What the coronavirus reveals about the race grievance industry
In a public show of support and affection, citizens of New York clapped, whistled and yelled their appreciation for those on the front line against the coronavirus pandemic. Doctors, nurses, emergency personnel and the police all basked in the glow of this outpouring of love. The one group of first responders that seemed to be bearing the brunt of the hardship was the New York Police Department. Nearly 1,200 uniformed officers and civilians have tested positive for COVID-19 and 15 percent of the force last week was on “sick report.” Five members of the force have died from the virus. According to a statement by the police commissioner, they do not have time to grieve because of the task that lies before them: protecting the public.
This deep commitment to serve always has been at the forefront of whose who volunteer to put their lives on the line for strangers. It is too bad that it took this public health crisis to remind Americans of the value these men and women in blue represent. Less than a year ago, some of these same people who are cheering the police sat back and watched, saying nothing, as officers were humiliated by people throwing water on them while they patrolled. The New York City Council refused to pass an ordinance criminalizing these assaults. Rep. Alexandria Ocasio-Cortez (D-N.Y.) and her social justice warriors led protests against the police, encouraging people to jump over the turnstile at the subway system in front of the police in defiance of their authority. There were demonstrations denouncing police as racist, and violent assaults that resulted in some officers being killed.
That widespread disrespect and denunciation of law enforcement by the race grievance industry, groups such as Black Lives Matter, has had a chilling effect among the police ranks that can exacerbate and compound the coronavirus crisis. Police departments across the country are having a difficult time recruiting officers because of the many high-profile shootings of blacks by police in places such as Ferguson, Mo. Sixty-six percent of departments around the country reportedly are having difficulty recruiting officers. The St. Paul, Minn., police department’s chief has warned that the department is so short-staffed, it may not be able to respond to all 911 calls.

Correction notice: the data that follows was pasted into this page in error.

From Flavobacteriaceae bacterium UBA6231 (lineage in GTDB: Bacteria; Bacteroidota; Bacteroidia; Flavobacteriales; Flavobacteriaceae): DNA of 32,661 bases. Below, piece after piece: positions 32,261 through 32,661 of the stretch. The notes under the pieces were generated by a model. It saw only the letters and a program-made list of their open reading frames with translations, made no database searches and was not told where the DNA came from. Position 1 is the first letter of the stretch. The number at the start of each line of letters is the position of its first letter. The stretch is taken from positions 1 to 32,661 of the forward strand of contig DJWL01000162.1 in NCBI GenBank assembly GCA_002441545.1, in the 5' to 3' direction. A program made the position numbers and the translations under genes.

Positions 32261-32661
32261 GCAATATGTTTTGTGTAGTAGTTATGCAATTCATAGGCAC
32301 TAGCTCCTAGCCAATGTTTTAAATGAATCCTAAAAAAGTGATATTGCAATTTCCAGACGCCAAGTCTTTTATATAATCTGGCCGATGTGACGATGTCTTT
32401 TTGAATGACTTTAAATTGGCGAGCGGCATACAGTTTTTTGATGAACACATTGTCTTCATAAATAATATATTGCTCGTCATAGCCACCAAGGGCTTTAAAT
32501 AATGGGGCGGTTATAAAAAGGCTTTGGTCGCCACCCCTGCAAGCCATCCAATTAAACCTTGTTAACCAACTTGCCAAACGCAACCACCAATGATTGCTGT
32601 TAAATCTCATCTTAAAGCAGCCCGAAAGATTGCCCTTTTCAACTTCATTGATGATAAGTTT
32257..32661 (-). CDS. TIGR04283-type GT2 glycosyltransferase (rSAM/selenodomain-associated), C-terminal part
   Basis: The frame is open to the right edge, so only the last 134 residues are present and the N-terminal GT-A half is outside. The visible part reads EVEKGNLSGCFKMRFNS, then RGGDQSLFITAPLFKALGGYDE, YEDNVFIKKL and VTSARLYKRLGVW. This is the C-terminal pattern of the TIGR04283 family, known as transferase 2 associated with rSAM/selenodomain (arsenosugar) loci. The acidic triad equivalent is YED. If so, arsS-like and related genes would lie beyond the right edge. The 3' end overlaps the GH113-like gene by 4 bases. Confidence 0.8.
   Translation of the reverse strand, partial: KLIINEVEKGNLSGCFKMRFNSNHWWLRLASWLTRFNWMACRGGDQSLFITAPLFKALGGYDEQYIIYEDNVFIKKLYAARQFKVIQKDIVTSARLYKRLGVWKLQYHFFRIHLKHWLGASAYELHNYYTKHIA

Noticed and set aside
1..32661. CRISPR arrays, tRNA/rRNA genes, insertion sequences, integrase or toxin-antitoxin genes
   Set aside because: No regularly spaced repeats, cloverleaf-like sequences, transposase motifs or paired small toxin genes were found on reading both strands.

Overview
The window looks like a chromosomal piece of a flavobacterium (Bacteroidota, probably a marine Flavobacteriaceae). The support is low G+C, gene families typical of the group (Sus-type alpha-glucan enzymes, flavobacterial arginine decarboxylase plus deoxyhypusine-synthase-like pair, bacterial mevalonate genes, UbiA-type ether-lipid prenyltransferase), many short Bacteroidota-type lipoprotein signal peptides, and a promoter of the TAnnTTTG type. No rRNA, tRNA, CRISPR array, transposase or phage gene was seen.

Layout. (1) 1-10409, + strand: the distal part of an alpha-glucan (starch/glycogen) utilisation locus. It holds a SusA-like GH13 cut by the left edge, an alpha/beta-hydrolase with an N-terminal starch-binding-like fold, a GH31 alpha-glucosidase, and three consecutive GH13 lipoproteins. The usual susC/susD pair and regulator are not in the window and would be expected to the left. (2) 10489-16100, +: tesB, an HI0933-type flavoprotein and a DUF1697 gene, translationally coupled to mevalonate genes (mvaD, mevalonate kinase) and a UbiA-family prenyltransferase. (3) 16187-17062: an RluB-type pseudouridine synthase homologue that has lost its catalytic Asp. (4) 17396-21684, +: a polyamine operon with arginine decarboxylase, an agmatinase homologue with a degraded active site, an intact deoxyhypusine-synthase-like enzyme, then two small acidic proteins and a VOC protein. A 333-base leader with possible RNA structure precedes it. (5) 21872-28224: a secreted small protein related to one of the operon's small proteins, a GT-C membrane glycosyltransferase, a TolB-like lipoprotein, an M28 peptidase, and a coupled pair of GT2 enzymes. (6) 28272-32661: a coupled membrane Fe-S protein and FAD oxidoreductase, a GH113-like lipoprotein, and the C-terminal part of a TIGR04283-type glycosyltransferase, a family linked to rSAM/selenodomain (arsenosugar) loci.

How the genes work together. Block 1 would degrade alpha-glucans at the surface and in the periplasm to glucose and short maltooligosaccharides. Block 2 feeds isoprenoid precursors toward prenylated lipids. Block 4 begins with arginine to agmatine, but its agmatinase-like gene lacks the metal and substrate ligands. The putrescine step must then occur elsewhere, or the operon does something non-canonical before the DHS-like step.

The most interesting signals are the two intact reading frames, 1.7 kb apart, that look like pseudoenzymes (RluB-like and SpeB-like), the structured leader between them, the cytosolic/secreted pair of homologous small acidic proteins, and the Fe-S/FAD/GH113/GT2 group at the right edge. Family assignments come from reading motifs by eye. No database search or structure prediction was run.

The problem feeds on itself. Last year in St. Louis, 13 black children were killed in a span of six months. Police made only one arrest. The social justice warriors have fanned the flames of hatred so badly that it has resulted in mutual nullification, where neither side cooperates to pursue justice.
I have argued that this wholesale assault on law enforcement represents a danger to national security, domestic tranquility and our ability to protect U.S. citizens. As the coronavirus pandemic worsens, and more people are out of work, food lines will grow longer. If there are fewer people delivering food than those ordering it, we likely will be relying more and more on our men and women in blue. The question is, will there be enough of them around to protect us — and will those who remain on the job remember how people ignored them or cheered when they were under attack?
I hope and pray that when this pandemic ends we will remember the heroic role of the men and women of law enforcement, and that we as a nation will come to their defense against the race hustlers and guardians of grievance, just as they came to our aid when we faced death and destruction.
It is interesting that when a real threat, rather than a manufactured one, emerges, suddenly people don’t care about the color of a police officer’s skin; they just want officers to be competent. This is what I have been arguing for some time and have emphasized in the Woodson Center’s recent work with “1776”: Our real choice as we move ahead is between the identity politics of victimhood or the politics of competence. When death comes near, we want people who pass the competence test, not the color test.
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